Ascetic heresies teach self-denial of earthly pleasures, and can turn into a Pelagian-type heresy (works righteousness), but aren’t necessarily on that level.  These heresies include Albigensism, Archonticism, Fraticellism, and Free Spiritism.

Eschatological heresies deal with the End Times, and include Dulcinianism, Joachimism, Millenariainism, Millennialism, postmillennialism, and Premillennialism.

Eucharistic heresies misunderstand the teaching of the Lord’s Supper in some form, and include Consubstantiation, Impanationism, Symbolism (“memorial meal”) and Transubstantiation.

There are also other heresies that don’t fit into any of the other categories; these may be major or minor (depending on the heresy).  Some other heresies are Averroism, Conciliarism, Ebionitism, Feeneyism, Heliocentrism, Nestorianism, Origenism, and Quartodecimanism.

Some heresies are clearly within one category, others take on several of the above (for example, Arianism is both an Arian heresy and Antitrinitarian).

A number of Church Councils over the millennia have been convened to deal with various heresies.  32 major councils have occurred, but not all are recognized as ecumenical.  Only 7 are universally recognized; 4 are recognized only by the Eastern Orthodox Church, another 7 are not recognized as ecumenical by anyone, and 14 are only recognized by the Roman Catholic Church).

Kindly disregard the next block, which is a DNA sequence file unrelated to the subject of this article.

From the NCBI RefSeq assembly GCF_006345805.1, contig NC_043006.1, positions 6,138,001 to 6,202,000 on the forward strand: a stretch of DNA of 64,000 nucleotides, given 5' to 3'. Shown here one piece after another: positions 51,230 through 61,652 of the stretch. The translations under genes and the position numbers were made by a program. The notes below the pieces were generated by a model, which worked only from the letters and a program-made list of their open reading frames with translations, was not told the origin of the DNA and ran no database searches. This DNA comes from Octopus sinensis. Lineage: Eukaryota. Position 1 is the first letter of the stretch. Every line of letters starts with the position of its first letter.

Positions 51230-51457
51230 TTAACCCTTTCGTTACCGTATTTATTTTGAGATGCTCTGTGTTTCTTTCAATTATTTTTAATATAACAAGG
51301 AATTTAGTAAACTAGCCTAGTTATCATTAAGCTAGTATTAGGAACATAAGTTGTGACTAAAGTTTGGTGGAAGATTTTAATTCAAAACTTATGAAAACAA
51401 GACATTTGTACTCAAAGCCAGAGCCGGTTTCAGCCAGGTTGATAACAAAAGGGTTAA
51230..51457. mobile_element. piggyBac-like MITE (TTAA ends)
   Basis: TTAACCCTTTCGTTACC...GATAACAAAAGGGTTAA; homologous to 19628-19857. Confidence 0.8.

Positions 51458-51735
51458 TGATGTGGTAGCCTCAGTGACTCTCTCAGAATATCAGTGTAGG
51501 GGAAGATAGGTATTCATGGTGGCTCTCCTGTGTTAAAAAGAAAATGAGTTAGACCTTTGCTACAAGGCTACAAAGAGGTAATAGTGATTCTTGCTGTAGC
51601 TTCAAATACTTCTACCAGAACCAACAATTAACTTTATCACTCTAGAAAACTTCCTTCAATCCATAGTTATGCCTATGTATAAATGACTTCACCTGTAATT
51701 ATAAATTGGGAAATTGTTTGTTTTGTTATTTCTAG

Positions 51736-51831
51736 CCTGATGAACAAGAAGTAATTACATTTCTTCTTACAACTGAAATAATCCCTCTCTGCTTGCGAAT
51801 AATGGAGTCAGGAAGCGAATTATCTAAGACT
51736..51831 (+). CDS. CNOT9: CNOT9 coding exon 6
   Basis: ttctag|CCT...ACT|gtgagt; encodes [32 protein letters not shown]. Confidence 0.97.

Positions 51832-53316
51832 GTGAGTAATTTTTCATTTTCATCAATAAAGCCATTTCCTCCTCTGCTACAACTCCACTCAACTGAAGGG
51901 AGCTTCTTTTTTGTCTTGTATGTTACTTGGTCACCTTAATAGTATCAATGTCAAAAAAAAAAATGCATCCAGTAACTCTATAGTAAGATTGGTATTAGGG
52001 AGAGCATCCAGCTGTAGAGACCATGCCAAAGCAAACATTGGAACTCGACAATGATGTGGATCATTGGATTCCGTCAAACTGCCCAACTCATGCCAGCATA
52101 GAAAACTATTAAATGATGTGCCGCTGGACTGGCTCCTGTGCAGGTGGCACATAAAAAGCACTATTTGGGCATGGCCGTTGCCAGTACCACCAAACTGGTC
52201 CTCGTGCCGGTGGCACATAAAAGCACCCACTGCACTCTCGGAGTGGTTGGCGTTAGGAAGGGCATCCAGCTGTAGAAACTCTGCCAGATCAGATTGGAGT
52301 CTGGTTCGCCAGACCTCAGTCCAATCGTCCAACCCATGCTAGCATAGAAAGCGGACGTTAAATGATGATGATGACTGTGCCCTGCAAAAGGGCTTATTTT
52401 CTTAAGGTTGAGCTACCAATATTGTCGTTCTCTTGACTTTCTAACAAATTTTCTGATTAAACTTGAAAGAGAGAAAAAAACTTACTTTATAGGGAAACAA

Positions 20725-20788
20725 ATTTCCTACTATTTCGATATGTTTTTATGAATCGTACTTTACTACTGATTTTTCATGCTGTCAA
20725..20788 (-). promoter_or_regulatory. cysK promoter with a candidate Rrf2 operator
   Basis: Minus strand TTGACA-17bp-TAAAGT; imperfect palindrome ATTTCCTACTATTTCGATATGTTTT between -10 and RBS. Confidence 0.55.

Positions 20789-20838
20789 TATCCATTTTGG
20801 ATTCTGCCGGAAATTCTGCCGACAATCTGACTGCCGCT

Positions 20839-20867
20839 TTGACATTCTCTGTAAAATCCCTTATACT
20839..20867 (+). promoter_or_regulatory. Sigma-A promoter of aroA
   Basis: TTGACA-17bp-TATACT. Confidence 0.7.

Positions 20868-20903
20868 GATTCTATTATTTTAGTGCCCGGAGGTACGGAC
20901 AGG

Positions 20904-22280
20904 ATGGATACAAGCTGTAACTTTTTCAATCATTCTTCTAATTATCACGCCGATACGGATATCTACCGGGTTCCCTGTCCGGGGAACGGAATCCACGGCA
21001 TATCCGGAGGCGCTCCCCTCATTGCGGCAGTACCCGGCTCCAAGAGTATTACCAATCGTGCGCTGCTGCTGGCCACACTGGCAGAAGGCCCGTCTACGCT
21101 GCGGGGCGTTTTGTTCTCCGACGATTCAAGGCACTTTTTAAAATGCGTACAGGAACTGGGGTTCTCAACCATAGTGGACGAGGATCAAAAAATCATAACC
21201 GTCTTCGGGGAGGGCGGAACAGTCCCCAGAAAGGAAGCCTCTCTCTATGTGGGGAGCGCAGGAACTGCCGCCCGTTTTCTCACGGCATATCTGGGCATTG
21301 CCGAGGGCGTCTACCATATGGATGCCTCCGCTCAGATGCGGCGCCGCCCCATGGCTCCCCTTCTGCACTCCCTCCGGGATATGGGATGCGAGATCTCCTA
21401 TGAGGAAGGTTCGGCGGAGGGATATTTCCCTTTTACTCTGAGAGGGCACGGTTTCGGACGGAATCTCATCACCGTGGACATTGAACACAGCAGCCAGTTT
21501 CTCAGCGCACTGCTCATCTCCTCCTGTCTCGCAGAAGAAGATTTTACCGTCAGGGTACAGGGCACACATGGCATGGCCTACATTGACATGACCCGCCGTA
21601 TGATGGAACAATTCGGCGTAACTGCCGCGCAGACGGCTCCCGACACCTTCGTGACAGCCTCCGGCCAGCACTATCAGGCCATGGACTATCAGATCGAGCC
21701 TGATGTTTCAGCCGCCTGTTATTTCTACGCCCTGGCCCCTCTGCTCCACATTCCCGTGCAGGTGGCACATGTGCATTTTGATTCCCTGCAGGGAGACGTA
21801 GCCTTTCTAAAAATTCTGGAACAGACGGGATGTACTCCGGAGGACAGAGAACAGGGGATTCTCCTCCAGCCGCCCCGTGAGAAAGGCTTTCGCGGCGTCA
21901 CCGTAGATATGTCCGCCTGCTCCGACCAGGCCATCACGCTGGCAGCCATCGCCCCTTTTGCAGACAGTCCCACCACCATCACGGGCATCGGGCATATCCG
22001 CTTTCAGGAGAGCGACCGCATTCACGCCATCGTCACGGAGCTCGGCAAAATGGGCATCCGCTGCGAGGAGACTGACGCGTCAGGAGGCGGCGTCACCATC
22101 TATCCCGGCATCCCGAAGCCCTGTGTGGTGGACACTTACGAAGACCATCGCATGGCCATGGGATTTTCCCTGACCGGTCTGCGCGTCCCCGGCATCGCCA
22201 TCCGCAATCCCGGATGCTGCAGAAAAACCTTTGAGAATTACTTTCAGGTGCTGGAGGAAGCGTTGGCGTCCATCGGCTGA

The seven universally recognized councils are:

  • First Council of Nicaea (325)
    • The main purpose of this council was to repudiate the Arian heresy, which resulted in the adoption of the Nicene Creed.  They declared that Christ is “homoousios with the Father” (meaning of the same substance as the Father).  Also accomplished at this council was the fixing of the Easter date, giving the See of Jerusalem a place of honor and recognizing the primacy of the sees of Rome, Alexandria and Antioch.
  • First Council of Constantinople (381)
    • Another council that rejected the Arian heresy, as well as Macedonianism.  They declared that Christ is “born of the Father before all time” and revised portions of the Nicene Creed with regard to the Holy Ghost.
  • Council of Ephesus (431)
    • Reaffirmed the Nicene creed, repudiated the Nestorians and Pelagianists, and declared the Virgin Mary as the Theotokos (“God-bearer”).
  • Council of Chalcedon (451)
    • Repudiated Eutyches and his doctrine of Monophysitism; reinstated the disposed of at the Second Council of Ephesus and deposed Dioscorus.  Adopted the Chalcedonian Creed, describing the hypostatic union of the human and divine natures of Christ.  Elevated the bishoprics of Constantinople and Jerusalem to patriarchates.
  • Second Council of Constantinople (553)
    • Condemned Origen of Alexandria; decreed the Theopaschite Formula and declared the Three Chapters to be Nestorian (often cited as an example against Papal Infallibility).
  • Third Council of Constantinople (680-681)
    • Was convened to refute the Monothelitism and Monoenergism heresies.
  • Second Council of Nicaea (787)
    • Restored the veneration of icons that was condemned at the Council of Hieria (754) and denounced iconoclasm.
Photo Credit to English106Some rights reserved.